In roughly the first decade after their serendipitous discovery in 2007, progress was hampered by low numbers of detections and the inability to associate an FRB with its host galaxy. This changed dramatically in the last few years, as new telescopes began discovering large numbers of FRBs and achieving the spatial precision needed to associate FRBs to their hosts. In this colloquium I will provide an overview of the status of the field, including recent key discoveries by the Canadian Hydrogen Intensity Mapping Experiment (CHIME), the Australian SKA Pathfinder (ASKAP), and Deep Synoptic Array - 10. I will also discuss a few interesting sources in more detail, including FRB 121102, the first repeating FRB and the first FRB to be localized.

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09/01/20 (Thursday)
15:15, Auditorium Eridanus (ESO HQE, Garching) | ESO Garching
Munich Joint Astronomy Colloquium
Talk — Particle Physics Beyond the Standard Model from X-ray Studies of AGN
Christopher Reynolds (University of Cambridge)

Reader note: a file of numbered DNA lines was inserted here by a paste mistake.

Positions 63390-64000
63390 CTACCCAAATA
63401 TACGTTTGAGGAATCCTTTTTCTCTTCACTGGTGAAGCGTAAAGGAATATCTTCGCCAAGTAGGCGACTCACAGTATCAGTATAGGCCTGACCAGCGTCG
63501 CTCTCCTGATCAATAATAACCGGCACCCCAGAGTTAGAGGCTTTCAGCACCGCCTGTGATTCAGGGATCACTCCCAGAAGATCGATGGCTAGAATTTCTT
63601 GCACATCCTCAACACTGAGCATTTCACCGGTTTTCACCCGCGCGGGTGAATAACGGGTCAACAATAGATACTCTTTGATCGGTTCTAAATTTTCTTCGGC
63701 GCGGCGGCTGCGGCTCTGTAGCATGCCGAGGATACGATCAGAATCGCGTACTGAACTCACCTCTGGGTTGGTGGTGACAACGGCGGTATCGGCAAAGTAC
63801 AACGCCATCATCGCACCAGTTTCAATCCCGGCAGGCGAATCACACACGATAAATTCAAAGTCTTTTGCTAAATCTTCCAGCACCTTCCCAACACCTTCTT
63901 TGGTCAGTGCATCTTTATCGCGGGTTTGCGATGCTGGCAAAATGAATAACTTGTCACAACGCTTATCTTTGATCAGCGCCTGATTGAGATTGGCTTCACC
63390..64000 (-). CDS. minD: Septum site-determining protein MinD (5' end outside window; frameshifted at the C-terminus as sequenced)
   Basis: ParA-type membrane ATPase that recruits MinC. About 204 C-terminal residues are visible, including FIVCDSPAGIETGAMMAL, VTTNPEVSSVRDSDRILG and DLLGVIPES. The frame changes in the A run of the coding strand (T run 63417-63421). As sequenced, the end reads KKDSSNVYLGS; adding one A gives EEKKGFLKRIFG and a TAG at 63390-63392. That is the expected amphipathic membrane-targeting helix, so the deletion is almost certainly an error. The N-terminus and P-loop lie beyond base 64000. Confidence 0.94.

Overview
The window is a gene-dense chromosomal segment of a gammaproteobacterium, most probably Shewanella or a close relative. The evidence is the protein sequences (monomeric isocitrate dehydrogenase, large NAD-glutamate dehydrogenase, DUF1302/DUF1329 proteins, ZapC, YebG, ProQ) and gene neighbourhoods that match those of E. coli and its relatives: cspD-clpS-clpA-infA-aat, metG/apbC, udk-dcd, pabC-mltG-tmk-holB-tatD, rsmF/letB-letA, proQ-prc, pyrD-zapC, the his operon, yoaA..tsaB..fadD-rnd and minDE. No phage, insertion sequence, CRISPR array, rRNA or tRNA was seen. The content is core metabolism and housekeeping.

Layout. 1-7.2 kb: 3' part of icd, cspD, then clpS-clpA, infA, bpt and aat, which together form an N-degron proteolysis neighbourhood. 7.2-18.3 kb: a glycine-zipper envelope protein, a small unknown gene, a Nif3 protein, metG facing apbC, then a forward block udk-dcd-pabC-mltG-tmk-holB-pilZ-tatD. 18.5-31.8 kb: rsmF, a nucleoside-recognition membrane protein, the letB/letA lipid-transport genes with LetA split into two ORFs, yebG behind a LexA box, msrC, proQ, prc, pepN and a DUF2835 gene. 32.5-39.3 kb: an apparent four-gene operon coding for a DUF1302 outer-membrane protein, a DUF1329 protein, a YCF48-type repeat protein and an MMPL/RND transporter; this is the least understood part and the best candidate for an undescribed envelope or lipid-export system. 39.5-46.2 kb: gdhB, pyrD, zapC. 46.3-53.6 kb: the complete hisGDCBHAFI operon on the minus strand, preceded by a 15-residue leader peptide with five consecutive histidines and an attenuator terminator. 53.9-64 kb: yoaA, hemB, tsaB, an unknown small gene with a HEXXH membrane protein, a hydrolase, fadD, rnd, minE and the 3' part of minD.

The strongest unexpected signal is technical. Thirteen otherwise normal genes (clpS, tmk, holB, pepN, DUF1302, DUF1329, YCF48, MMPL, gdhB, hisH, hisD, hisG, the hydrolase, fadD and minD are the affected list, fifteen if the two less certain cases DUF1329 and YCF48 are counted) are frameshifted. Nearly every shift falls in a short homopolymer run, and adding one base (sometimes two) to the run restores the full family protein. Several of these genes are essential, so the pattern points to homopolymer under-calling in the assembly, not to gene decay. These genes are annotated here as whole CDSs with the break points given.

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Abstract

Discovering new physics beyond the Standard Model is the holy grail of modern particle physics. There has been a recent surge of interest in axions and axion-like particles, in part due to the possibility that they may constitute some fraction of the non-baryonic dark matter (coupled with the failure to detect weakly-interacting massive particles), and also due to the fact that they are generically-predicted by String Theories. In this talk, I shall discuss how astrophysical observations provide a multitude of powerful ways to constrain axion-sector physics. I shall particularly highlight how the transparency (or lack thereof) of the magnetized intracluster medium (ICM) to X-rays from embedded luminous AGN can be a powerful probe of axion-like particles. I will present new data from the Chandra X-ray Observatory for the Perseus cluster which allows us to set constraints on the properties of any low-mass axion-like particles that exceed those possible from the next-generation laboratory and ground-based searches. Our limits are already in moderate tension with predictions from String Theory. I shall end by highlighting the power of the Athena X-ray Observatory for future such studies.